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Intel Announces UHF Reader Radio Chip
Intel has shrunk many of an interrogator's critical components onto a single chip, which manufacturers can use to make more compact, power-efficient readers. Other chipmakers are also making reader chips.
Mar 06, 2007—The past few years have seen significant advancements in passive RFID tag performance and standards development, as use of the technology proliferated across a number of different industries and applications. Innovations on the interrogator (tag reader) side, however, have been slower. But a highly anticipated technology development could change that. Intel, the Santa Clara, Calif., semiconductor firm whose processors have been used in RFID interrogators for a number of years, today unveiled the R1000, a highly integrated, application-specific integrated circuit (ASIC) that combines 90 percent of the discrete components found in a typical passive UHF RFID reader radio onto a single chip.
Integrating these components onto a chip allows RFID interrogator and printer-encoder manufacturers—a number of which Intel says have been testing the R1000—to reduce the size and improve the power efficiency of their products. Combining discrete components onto a single chip means that the separate components are not powered up individually, so the reader requires significantly less wattage to function. By using the R1000 or other similar reader chips that are also emerging on the market, RFID manufacturers should also be able to lower the price they charge for the interrogator and other equipment they make.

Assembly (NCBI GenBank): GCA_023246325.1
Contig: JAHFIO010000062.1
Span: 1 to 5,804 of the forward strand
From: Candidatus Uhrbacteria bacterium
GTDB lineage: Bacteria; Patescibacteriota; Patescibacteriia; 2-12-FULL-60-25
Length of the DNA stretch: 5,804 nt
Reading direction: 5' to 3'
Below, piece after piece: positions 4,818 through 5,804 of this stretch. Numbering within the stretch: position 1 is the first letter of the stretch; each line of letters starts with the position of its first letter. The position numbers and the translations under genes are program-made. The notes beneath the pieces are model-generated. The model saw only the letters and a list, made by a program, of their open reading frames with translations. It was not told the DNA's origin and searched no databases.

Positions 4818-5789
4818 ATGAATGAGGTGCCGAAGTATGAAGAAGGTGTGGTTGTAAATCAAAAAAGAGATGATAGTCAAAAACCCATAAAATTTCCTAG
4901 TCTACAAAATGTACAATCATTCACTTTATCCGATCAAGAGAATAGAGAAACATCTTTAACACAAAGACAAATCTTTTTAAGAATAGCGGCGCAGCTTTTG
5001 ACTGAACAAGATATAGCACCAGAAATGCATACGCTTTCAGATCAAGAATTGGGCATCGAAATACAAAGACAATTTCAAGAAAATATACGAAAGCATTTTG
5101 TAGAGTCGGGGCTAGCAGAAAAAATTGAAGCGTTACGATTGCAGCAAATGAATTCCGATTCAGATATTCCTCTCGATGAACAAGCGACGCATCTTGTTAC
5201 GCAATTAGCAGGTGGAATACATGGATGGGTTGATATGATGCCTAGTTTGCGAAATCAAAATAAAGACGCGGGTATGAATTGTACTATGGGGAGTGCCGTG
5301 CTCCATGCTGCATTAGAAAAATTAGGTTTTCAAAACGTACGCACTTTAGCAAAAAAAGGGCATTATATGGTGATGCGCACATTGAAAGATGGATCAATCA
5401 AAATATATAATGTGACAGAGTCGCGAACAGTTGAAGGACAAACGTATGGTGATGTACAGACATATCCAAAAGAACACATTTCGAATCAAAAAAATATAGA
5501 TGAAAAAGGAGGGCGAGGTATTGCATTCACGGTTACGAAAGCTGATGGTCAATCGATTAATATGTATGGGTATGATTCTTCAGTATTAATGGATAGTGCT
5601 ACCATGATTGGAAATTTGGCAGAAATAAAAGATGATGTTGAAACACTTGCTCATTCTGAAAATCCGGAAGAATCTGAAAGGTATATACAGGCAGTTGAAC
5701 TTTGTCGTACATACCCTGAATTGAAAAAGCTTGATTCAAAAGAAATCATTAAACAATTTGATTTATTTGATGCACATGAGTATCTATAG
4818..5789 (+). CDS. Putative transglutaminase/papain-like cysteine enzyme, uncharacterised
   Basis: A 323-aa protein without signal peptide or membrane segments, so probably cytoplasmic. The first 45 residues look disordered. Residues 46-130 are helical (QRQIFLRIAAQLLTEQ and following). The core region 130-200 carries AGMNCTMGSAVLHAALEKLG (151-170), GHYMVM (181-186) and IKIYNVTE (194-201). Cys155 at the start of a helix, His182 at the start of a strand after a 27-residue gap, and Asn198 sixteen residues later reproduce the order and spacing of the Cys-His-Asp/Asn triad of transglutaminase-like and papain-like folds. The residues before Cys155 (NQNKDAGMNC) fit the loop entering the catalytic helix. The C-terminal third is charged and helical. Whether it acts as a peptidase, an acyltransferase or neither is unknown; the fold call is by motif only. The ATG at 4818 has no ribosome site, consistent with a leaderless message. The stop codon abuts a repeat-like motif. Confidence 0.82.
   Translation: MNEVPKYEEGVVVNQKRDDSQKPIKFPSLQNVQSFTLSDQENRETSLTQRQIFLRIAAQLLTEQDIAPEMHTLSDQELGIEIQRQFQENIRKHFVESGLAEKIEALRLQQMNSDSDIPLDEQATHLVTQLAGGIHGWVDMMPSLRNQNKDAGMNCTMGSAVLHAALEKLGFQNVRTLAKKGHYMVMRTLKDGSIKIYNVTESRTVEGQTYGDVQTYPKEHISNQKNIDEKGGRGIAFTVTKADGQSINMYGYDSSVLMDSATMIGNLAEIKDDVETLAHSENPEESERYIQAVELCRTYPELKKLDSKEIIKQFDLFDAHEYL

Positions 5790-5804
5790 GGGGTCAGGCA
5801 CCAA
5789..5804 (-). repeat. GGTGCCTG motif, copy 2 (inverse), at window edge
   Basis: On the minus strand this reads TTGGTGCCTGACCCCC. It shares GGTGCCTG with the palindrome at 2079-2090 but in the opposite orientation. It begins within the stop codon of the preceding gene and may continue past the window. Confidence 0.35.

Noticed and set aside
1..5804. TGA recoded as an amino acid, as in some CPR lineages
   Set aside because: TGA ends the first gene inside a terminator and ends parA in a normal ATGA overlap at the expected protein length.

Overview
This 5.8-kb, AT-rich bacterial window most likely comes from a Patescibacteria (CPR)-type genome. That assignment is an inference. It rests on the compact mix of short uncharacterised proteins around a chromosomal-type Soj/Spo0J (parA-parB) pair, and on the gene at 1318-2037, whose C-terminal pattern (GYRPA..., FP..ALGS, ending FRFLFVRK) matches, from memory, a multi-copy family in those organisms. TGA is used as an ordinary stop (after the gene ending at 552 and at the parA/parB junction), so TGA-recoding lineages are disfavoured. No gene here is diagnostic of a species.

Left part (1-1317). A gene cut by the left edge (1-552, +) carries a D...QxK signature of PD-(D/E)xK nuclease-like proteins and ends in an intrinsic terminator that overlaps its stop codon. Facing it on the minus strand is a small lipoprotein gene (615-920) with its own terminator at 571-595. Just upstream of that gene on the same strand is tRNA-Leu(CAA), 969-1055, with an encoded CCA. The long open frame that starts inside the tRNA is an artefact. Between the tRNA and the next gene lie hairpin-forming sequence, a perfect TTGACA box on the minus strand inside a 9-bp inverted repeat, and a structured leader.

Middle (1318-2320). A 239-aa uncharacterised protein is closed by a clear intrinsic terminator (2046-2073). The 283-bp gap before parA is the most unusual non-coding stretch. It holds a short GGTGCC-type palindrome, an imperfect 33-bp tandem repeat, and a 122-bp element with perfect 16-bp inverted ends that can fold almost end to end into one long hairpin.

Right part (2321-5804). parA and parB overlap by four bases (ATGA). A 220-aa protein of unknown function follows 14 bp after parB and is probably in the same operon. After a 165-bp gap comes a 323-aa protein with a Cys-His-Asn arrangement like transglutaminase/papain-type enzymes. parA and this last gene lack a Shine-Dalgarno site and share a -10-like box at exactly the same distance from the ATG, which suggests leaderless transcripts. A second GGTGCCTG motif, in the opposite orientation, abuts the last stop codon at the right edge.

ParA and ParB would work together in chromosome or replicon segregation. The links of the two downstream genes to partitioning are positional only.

"The R1000 is definitely another sign of innovation in the UHF marketplace," says Mike Liard, RFID and contactless research director for market research firm ABI Research. "Hopefully this will help enable larger RFID technology adoption and enable companies to build out and scale their deployments."
Onboard the R1000 are roughly 100 components that transmit, modulate, receive and process the radio communications performed with EPC Gen 2 tags. The R1000 also contains a power amplifier that enables it to encode and read tags at a close range, up to roughly 2 meters, depending on the type of reader antenna used, according to Intel. With an additional external power amplifier, a reader using the R1000 could have up to 10 meters of read range, it says. The R1000 must be linked to a separate microprocessor that can turn the raw data generated from the R1000's digital signal processor into an EPC or ISO 18000-6C code.
Intel is offering the R1000 with the firmware needed to comply with these standards. The firmware also enables the R1000 to support the dense-reader mode (DRM) specification of the Gen 2 standard, which improves reader performance in environments where multiple readers are deployed close to each other. The firmware also allows reader makers to create products that comply with regulatory requirements such as those made by the FCC in the United States or by ETSI in Europe, where readers currently must follow a listen-before-talk protocol in order to prevent RF interference in the UHF band.
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